Levi and I are back in Tennessee after an eventful week in Ohio! Let’s start with surgery updates…

I like to pretend that my life is normal, and it is weeks like this one that serve as a reality check. We successfully kept Levi from knowing that Friday was surgery day. I try to be very honest with Levi about his surgeries, although I don’t talk about it until we have to. He is a worrier and will stress for days leading up to the surgery.

Before procedures he has to go NPO, which means he can’t have food past a certain time (midnight this go around). Usually surgery mornings are escalated by him being hungry and sleepy which was definitely the case this trip.

We headed to the check in desk where I told the lady “Levi Carroll checking in for surgery” and as soon as he heard the word Levi began shouting “NO SURGERY NO SURGERY”. The anxiousness and tears began and although I could distract him for small chunks of time he kept returning back to the fear of what was about to happen. We had gone to the store the night before and picked out some special toys he wouldn’t be able to play with until “tomorrow” and that worked decently well.

There were no delays and they were ready to roll him through the check in process very efficiently. When his surgeon walked in Levi ran over and gave her a big hug, which surprised us both. But when the nurse came in with a Covid test, however, he lost his ever loving mind. He ran the gamut of emotions in the pre-op room and then the time came for him to go back to the operating room. Due to Covid precautions they haven’t been allowing parents to go to the OR to say goodbyes but for some reason they made an exception and let me carry him back. We got to the doors for the handoff- my absolute least favorite part- and he screamed as they pulled him from my arms.

I continually worry about the long term effects these repeated moments will have on our relationship. The trust is broken again and again, and the pain is induced again and again. Yes, it is what is best for him but sometimes I wonder about the damage it may be causing when he looks to me for comfort and I turn my back and leave the room.

Surgeries aren’t a one time deal with my children. They are repeated events that HAVE to happen. I was telling a friend this week how on surgery days I have to unplug the “mom” wire temporarily. I have to detach all of my emotions from the experience for two reasons: 1) using energy towards emotions depletes me 2) My boys will reflect my emotions- if I am calm they are calmer. So each time I unplug the wire and get the day over with as fast as possible.

These procedures typically don’t take very long and I almost feel bad for the other parents in the waiting area as I flutter in and out so quickly. I remember being in that very room being jealous of the other parents with shorter surgeries. I am a people watcher, but in that environment I keep my eyes down as much as possible as looking around makes me queasy.

Hospitals are a place of miracles but they are also a place of death. It is a place that you can have the best day of your life or the worst day of your life. It is a place that carries more darkness than light, no matter how hard they try to make the decor warm and inviting. The emotions in that surgery waiting room are thick and the tension can be felt in an indescribable way.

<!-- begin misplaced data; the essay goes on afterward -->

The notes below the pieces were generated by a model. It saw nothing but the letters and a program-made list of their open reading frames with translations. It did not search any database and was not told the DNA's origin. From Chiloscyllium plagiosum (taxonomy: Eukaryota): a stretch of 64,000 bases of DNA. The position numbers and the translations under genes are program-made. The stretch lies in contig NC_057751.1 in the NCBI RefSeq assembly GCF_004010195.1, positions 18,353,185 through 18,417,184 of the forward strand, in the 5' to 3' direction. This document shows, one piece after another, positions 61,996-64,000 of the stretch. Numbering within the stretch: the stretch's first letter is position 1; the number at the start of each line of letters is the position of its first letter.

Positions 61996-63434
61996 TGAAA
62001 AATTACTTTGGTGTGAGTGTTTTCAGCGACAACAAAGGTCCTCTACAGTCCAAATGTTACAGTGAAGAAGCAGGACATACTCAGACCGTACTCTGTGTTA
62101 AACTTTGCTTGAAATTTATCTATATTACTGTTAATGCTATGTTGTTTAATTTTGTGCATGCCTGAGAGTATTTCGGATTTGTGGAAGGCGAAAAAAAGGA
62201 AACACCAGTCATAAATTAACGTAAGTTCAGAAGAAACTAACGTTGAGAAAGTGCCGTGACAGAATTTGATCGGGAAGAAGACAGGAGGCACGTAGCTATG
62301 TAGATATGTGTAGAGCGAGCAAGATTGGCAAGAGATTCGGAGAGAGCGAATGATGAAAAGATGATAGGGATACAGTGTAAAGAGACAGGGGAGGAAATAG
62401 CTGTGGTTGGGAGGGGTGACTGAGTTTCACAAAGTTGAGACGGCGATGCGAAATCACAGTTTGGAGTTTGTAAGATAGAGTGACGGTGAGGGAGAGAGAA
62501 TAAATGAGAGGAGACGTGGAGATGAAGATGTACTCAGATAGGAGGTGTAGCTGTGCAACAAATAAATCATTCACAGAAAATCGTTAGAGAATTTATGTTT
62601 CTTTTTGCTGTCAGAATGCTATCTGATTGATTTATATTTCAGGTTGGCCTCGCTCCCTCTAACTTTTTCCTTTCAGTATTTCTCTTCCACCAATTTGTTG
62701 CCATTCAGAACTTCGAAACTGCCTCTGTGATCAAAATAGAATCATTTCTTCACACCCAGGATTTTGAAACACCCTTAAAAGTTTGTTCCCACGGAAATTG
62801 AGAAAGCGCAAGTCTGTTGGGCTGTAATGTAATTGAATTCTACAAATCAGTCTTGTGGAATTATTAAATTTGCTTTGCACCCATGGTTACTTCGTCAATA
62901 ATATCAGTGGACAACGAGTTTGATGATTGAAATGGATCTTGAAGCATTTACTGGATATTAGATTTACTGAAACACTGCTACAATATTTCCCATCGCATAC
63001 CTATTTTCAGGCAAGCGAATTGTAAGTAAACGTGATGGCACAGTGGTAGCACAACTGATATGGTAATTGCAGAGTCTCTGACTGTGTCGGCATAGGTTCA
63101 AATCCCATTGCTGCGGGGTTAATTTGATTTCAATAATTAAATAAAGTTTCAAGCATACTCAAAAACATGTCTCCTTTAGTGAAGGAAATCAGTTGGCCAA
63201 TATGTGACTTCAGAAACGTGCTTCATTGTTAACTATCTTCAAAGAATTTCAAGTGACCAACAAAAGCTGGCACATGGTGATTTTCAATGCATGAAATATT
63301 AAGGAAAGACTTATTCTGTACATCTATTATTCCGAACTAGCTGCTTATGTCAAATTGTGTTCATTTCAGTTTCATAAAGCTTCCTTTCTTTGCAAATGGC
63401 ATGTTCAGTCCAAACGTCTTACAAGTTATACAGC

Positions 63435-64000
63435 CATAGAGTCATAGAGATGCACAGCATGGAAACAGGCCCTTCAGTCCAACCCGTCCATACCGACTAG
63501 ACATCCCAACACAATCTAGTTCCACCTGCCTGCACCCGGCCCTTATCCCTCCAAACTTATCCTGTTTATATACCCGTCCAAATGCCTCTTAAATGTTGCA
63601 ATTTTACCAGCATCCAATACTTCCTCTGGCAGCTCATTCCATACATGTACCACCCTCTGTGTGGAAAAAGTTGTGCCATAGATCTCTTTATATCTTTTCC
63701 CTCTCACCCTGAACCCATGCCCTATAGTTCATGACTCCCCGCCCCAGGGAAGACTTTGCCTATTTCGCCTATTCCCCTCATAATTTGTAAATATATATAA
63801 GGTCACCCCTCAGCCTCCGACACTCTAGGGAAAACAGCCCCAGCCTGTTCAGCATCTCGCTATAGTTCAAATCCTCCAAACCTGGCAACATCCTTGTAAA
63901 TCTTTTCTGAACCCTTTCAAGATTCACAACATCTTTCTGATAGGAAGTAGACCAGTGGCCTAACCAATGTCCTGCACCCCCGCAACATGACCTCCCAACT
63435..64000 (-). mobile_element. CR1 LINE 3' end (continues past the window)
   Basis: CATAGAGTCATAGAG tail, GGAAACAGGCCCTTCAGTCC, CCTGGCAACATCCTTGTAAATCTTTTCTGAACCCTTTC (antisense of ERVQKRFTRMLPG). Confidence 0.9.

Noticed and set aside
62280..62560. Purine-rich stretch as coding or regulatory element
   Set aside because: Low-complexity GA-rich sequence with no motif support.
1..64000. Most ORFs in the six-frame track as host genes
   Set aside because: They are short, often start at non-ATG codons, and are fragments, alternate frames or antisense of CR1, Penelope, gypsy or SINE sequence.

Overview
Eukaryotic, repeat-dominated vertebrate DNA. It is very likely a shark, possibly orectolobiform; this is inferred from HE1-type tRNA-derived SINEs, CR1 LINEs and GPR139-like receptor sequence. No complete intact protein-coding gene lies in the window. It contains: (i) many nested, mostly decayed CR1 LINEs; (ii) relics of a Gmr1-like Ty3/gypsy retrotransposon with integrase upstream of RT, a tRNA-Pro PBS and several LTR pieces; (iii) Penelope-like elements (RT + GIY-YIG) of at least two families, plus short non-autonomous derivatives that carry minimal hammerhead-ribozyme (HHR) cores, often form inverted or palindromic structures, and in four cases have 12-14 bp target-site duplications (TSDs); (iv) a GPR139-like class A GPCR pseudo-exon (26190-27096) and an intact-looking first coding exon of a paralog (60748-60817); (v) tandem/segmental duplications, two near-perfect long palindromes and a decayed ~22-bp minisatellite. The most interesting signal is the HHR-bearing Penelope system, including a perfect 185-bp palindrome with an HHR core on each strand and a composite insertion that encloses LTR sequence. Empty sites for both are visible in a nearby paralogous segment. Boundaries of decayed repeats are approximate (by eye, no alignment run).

This time I tried closing my eyes to block off others but kept flashing back to an early Sunday morning when I sat in that giant room by myself. They don’t do surgeries on Sundays but this one was an emergency with Levi and I sat alone in an organize chair by the window. Instead of calling me into a parent conference room the surgeon just pulled a chair up next to me. The loneliness of those few hours in that orange chair is haunting.

Levi’s airway procedures breach two specialties so typically the pulmonologist comes in first to do the lung portion and the ENT surgeon comes in to do the airway repairs. When I get called to the parent conference rooms it is usually twice- one for each- then back to the waiting room until I am called to recovery. This time around I met with the pulmonologist for the update but the ENT surgeon was called into another surgery room so we ended up going on back to recovery. I had asked them to bring me back quickly before he woke up so I could change his g-tube while he was still coming out of anesthesia.

Levi woke up like a rabid raccoon as soon as I got his old g-tube out and started swinging. I was able to fill the balloon just in time before he sat up and started trying to hit the nurse and yanking on his IV. I bear hugged him so she could get the IV out, which obviously didn’t help his anger. He stayed mad until I told him we could put his clothing on and then he felt secure enough to calm down. We waited a bit longer so the ENT surgeon could come out for updates.

Here is a quick summary of the day:

-Levi’s vocal cords are both still paralyzed. If they are still paralyzed this time next year they will statistically never work in his lifetime.

-His airway is still wide enough for safe breathing but some tissue is starting to grow up around the airway which could become a problem before next year’s surgery. His adenoids, epiglottis, and arytenoids are all very large so it looks like we will be doing another supraglottoplasty in a year (if it can wait that long). These procedures involve trimming away some of the flesh and involves a hospital stay on the complex airway floor.

-Trach talk is officially off the table at this point. We are in a place where we have lots of surgical options to manage the airway.

-His lungs look stronger than last year. He has dropped the diagnoses of bronchomalacia and tracheomalacia! They have tested the fluid to check for signs of aspiration and we will hear those results in a week or so.